Thursday, May 31, 2007

Henry Kissinger: Still Delusional After All These Years

Just when you thought that he was beyond all relevance to current events, Henry Kissinger rears his head by way of an LA Times op ed piece, and completely confirms it. Well, mostly.

His thinking is that the resolution of the Iraqi war can best be understood by examining events that brought about the end of the Viet Nam war. And it is his theory that those opposing the Viet Nam war had a large role in bringing about an unsatisfactory closure.


Of course, history never repeats itself exactly. Vietnam and Iraq are different conflicts in different times, but there is an important similarity: A point was reached during the Vietnam War when the domestic debate became so bitter as to preclude rational discussion of hard choices. Administrations of both political parties perceived the survival of South Vietnam as a significant national interest. They were opposed by a protest movement that coalesced behind the conviction that the war reflected an amorality that had to be purged by confrontational methods. This impasse doomed the U.S. effort in Vietnam; it must not be repeated over Iraq.

Yes, until the anti war movement first arose in the 1960s and gained the public's attention things were going so very well. It was largely do to those damned hippies that it all turned out so badly.

It must begin with dispelling the myth that the Nixon administration settled in 1972 for terms that had been available in 1969 and therefore prolonged the war needlessly. Whether the agreement, officially signed in January 1973, could have preserved an independent South Vietnam and avoided the carnage following the fall of Indochina will never be known. We do know that American disunity prevented such an outcome when Congress prohibited the use of military force to maintain the agreement and cut off aid after all U.S. military forces (except a few hundred advisors) had left South Vietnam. American dissociation triggered a massive North Vietnamese invasion, in blatant violation of existing agreements, to which the nations that had endorsed these agreements turned their backs.

See, Henry, it's always been my understanding that the government serves the wishes of the people, and not the other way around. But while we're rewriting history, why stop there?

With respect to President Nixon's alleged desired terms for ending the Viet Nam war:

American disunity was a major element in dashing these hopes. Watergate fatally weakened the Nixon administration through its own mistakes, and the 1974 midterm congressional elections brought to power the most unforgiving of Nixon's opponents, who cut off aid so the agreement couldn't work as planned. The imperatives of domestic debate took precedence over geopolitical necessities.

So the preferred way is just STFU, and unify. Because to do otherwise would frustrate the grand design of our fearless leader and his fellow neocons. (and possibly impact upon corporate cash flow!)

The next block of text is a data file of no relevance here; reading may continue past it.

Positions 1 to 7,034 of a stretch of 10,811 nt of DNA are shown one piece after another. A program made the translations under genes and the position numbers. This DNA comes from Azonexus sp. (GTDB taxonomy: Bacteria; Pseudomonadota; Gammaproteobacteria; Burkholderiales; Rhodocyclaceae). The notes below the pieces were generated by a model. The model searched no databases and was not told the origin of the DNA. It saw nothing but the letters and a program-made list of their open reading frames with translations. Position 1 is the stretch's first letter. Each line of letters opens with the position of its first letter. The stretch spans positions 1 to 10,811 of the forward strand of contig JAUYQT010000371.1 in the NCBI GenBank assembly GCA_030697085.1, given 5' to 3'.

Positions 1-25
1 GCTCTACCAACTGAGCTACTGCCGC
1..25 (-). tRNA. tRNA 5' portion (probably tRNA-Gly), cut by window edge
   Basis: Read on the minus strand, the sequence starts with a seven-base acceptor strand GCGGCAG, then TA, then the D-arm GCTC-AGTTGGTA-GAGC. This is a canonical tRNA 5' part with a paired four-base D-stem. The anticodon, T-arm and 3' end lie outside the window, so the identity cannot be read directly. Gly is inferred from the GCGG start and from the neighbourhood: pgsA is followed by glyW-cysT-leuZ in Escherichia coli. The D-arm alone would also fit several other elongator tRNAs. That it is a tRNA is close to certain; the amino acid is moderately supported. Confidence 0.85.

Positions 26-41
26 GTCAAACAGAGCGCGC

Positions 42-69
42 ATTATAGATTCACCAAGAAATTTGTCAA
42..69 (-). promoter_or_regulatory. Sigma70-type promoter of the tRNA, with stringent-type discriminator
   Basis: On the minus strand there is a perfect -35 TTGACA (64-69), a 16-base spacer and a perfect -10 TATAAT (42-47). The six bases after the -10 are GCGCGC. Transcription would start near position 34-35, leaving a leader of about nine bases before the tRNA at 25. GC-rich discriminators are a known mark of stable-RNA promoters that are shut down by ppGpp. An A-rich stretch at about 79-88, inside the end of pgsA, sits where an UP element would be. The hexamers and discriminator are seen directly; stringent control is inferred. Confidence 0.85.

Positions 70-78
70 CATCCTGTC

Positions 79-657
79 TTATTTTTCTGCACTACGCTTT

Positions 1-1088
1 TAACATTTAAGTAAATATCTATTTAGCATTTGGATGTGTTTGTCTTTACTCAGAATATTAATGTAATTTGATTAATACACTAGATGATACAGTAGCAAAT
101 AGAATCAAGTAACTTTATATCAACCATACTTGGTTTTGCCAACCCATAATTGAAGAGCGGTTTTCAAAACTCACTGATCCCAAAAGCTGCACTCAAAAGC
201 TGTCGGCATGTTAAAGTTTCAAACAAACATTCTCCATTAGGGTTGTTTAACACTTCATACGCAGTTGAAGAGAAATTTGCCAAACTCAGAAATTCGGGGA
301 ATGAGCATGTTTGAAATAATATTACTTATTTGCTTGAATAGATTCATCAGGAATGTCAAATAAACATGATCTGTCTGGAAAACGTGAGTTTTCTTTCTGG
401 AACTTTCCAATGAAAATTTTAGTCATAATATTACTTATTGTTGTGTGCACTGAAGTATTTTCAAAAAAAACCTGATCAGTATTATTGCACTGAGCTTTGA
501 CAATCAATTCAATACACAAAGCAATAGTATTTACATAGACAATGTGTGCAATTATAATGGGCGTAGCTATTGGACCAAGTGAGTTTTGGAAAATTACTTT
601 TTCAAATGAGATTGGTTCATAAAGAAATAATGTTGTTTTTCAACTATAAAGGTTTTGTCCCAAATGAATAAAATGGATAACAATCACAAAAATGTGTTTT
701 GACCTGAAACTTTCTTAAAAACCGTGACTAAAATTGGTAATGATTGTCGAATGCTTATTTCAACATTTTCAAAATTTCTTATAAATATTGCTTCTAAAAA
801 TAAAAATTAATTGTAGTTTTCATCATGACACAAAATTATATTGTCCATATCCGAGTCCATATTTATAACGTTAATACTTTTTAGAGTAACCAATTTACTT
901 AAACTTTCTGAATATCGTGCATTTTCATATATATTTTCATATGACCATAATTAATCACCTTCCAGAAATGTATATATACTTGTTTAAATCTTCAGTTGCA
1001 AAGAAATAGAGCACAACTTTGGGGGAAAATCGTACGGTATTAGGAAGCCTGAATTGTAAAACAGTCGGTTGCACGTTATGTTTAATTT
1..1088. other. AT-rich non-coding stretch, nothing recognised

Two lessons emerge from this account. A strategic design cannot be achieved on a fixed, arbitrary deadline; it must reflect conditions on the ground.
But it also must not test the endurance of the American public to a point where the outcome can no longer be sustained by our political process. In Iraq, rapid, unilateral withdrawal would be disastrous. At the same time, a political solution remains imperative.

So things in Iraq could actually be worse?

But finally Henry actually has some good advice.

...President Bush owes it to his successor to make as much progress toward this goal as possible; not to hand the problem over but to reduce it to more manageable proportions. What we need most is a rebuilding of bipartisanship in both this presidency and in the next.

Tuesday, May 29, 2007

2 Years Old!!!

SLB is 2 years old today!!! Thanks for visiting and showing your continuing support, either by your greatly appreciated comments or just stopping by every so often.

Friday, May 25, 2007

Saturday Painting Palooza Vol.94

Welcome back.

This week we'll be continuing with our 5x7 painting of the new Gehry building in New York City. It is seen in the photo directly below.

When last we were together, the painting appeared as it does in the photo directly below.

Since that time, I have continued working on the painting. I have painted the outlines of the various segments that will help define the edges of the building as the painting progresses. I've used a diluted version of the blue to cover the sky and foreground. Yes, this blue (or a derivative thereof) will likely be a dominant color in this piece.

The current state of the painting is seen in the photo directly below.

That's about it for now. See you next week.

Bush: It's going to get worse

Speaking on Thursday in the White House Rose Garden, President Bush was apparently preparing an already skeptical audience for things yet to come. He indicated that things in Iraq will likely get far worse, before (if) they get better.  Left unsaid was his precise definition of the term better, but one would assume that coporate profits must figure in there somewhere.  

NYT link